Exactly seven years from yesterday (still today to some), early in the morning on September 11, 2001, nineteen hijackers took control of four commercial airliners en route to San Francisco and Los Angeles from Boston, Newark, and Washington, D.C. The hijackers flew two of the airliners, American Airlines Flight 11 and United Airlines Flight 175, into the North and South Towers of the World Trade Center. Another group of hijackers flew American Airlines Flight 77 into the Pentagon. A fourth flight, United Airlines Flight 93, whose ultimate target was either the United States Capitol or White House, crashed near Shanksville, Pennsylvania.
Boston-Power says that it is coming up with a new notebook battery named Sonata. The company claims it is safer, lasts longer and can be charged faster. Although the Sonata will not offer greater energy capacity per use–with a four-hour run time, its performance will be average for the market–the company hopes that the battery’s three-year life span, innovative safeguards, and ability to recharge quickly will help it gain a foothold in the battery market. As opposed to existing notebook batteries, which can take an hour to recharge to 80 percent capacity, the Sonata can reach that same level in just 30 minutes, according to Boston-Power. And whereas current batteries degrade very quickly, permanently losing up to 50 percent of their capacity within months, the Sonata retains up to 80 percent of its capacity over three years.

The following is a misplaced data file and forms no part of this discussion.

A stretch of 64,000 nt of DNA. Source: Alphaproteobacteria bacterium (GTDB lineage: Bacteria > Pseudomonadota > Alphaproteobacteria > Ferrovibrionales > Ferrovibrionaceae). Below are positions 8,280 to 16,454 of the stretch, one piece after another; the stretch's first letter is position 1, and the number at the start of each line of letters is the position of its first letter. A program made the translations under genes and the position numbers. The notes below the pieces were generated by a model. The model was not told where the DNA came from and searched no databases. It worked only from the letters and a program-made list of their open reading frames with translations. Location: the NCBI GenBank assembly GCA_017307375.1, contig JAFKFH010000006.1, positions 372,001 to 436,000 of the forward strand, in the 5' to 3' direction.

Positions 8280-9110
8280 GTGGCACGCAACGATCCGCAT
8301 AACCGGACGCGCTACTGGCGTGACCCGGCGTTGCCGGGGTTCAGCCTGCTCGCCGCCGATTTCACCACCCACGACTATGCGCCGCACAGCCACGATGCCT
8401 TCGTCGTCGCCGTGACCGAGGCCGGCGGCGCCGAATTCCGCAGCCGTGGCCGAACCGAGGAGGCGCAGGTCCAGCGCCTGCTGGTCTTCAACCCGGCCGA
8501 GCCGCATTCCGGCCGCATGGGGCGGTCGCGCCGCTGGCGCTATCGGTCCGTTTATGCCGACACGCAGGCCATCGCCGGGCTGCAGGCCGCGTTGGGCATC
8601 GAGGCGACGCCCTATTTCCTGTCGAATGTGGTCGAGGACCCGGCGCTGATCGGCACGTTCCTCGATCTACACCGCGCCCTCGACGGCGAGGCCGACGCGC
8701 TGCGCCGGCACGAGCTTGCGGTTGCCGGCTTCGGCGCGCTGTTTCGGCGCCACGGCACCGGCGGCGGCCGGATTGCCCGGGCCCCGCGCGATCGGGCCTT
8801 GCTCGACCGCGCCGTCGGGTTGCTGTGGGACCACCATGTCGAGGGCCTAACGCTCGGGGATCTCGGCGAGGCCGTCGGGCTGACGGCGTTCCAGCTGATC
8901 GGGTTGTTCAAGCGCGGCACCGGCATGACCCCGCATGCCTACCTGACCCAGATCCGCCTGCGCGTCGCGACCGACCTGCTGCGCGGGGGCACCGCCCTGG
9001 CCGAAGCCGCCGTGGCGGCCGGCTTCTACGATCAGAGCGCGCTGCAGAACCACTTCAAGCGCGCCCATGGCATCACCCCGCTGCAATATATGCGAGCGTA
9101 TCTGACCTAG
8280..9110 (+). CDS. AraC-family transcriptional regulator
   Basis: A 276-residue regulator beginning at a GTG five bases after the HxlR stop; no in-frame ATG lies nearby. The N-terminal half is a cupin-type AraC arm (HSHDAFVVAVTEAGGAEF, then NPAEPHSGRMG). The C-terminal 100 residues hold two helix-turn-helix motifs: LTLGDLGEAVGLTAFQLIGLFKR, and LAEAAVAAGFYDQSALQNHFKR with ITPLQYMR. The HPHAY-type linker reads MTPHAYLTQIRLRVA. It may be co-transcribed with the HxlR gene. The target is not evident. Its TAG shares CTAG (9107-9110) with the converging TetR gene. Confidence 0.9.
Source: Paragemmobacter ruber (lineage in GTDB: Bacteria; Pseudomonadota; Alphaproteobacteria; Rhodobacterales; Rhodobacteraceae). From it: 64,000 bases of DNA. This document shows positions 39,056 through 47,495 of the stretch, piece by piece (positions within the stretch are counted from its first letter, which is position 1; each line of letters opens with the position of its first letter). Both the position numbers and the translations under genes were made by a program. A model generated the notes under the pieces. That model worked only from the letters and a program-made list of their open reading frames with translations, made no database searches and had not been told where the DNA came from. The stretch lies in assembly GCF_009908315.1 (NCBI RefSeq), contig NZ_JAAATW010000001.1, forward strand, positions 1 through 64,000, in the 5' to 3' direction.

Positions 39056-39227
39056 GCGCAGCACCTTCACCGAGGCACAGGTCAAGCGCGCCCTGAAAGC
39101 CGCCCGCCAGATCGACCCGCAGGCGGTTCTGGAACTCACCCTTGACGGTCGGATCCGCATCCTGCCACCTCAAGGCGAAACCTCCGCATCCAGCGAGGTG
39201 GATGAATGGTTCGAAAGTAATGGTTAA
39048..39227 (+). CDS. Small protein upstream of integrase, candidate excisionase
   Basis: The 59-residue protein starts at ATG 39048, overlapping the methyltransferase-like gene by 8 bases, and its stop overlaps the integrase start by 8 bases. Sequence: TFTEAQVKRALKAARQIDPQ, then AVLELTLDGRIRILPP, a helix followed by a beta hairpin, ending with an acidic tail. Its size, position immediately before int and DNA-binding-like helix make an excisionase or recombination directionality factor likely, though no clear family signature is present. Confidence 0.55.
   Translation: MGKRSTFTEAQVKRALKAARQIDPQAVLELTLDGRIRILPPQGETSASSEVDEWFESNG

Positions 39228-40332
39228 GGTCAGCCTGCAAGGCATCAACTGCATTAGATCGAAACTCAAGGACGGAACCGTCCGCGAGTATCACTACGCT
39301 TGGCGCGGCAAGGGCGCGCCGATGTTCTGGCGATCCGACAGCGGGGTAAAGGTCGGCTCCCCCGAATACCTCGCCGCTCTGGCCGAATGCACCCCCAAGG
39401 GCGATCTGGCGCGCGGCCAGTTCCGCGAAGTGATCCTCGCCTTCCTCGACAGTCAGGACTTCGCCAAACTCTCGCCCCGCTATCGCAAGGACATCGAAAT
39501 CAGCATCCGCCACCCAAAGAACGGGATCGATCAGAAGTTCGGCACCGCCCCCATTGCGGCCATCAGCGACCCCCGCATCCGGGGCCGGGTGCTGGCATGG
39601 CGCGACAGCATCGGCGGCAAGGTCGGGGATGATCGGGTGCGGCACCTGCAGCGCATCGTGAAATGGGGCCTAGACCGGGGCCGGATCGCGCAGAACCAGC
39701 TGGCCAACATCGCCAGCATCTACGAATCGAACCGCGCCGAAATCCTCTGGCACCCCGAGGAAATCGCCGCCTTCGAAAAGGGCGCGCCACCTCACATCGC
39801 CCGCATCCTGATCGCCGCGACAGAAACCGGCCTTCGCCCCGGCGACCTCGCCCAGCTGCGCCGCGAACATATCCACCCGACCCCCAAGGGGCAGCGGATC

Miguel Helft October 11, 2007, New York Times For more than two years, a large group of engineers at Google have been working in secret on a mobile-phone project. As word of their efforts has trickled out, expectations in the tech world for what has been called the Google phone, or GPhone, have risen, the way they do for Apple loyalists before a speech by Steve Jobs. But the GPhone is not likely to be the second coming of the iPhone and Google’s goals are very different from Apple’s. Google wants to extend its dominance of online advertising to the mobile internet, a small market today but one that is expected to grow rapidly. It hopes to persuade wireless carriers and mobile-phone makers to offer phones based on its software, according to people briefed on the project.